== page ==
– This article first appeared in the June 2017 issue of ACRES USA Magazine. Written by Abbey and Spencer Smith
In our courses and workshops, we meet many different livestock producers and graziers. We find that they come to our events to learn how to maximize livestock gains from forage. Holistic Management is an exciting solution because it provides a framework to work with the cycles of nature and create triple-bottom-line results. In other words, managing holistically makes work easier (fighting nature is hard and expensive, better to work with it!), produces greater profits and creates an abundant ecosystem.
Of course, maximizing livestock gains, at the expense of land productivity, can be achieved in other ways:
- Growth hormones.
- Rigorous supplement protocols.
- Using high concentrate feeds such as grains to fatten cattle.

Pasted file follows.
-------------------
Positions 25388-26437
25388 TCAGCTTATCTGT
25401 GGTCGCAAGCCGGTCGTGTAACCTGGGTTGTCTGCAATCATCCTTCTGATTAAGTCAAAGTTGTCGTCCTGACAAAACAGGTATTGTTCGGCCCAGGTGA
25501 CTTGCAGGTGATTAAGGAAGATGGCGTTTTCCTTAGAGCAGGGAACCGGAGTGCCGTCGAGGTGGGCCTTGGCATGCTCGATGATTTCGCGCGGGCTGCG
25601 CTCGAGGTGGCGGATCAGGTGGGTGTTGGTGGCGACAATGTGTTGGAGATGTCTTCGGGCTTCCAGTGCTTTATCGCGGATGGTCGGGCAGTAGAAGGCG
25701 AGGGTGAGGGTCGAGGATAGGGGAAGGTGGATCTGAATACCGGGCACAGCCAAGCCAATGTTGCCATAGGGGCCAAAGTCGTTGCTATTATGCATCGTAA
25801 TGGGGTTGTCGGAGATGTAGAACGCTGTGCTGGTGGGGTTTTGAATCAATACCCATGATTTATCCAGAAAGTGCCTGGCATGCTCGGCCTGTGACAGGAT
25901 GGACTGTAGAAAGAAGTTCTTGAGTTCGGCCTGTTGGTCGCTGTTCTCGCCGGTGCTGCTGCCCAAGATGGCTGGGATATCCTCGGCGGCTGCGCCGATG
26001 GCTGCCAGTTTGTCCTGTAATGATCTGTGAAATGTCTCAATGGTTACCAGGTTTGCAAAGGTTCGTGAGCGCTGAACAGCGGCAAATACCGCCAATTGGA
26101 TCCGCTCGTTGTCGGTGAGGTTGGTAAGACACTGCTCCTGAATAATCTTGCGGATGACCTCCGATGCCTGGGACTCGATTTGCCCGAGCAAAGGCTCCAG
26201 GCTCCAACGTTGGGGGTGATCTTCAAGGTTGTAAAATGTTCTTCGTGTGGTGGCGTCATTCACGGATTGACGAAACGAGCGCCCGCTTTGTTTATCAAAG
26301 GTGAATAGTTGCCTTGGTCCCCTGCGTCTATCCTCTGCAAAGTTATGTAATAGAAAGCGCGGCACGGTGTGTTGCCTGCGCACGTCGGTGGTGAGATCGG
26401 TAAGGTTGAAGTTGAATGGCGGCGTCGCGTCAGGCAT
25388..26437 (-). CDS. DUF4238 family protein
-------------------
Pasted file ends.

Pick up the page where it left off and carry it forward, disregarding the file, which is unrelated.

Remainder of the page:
Each of these input options should be checked for alignment with the context in which the holistic manager is operating, which he or she identifies at the outset for the business. For us, personally, these inputs are not in alignment with our “holistic context” because they create a livestock production system that is dependent upon high levels of expensive inputs to operate. It is not sustainable. We want healthy, vibrant cattle. We genetically select for this in our herd. We want cattle that finish well with low inputs and on grass. We want our ranch to be biodiverse and thriving so we avoid de-worming and other such protocols that damage the insect life on the ranch.
The holistic context describes how you want your life to be based on what you value, plus the land and behaviors (future resource base) that will have to be in place to sustain it (we’ve hinted at ours above). y. Our daughter can describe our family’s holistic context, yet this isn’t to say we have Holistic Management all figured out. Holistic Management is a journey, and it is one filled with many questions. It is up to the managers to find creative and resourceful answers to these questions.
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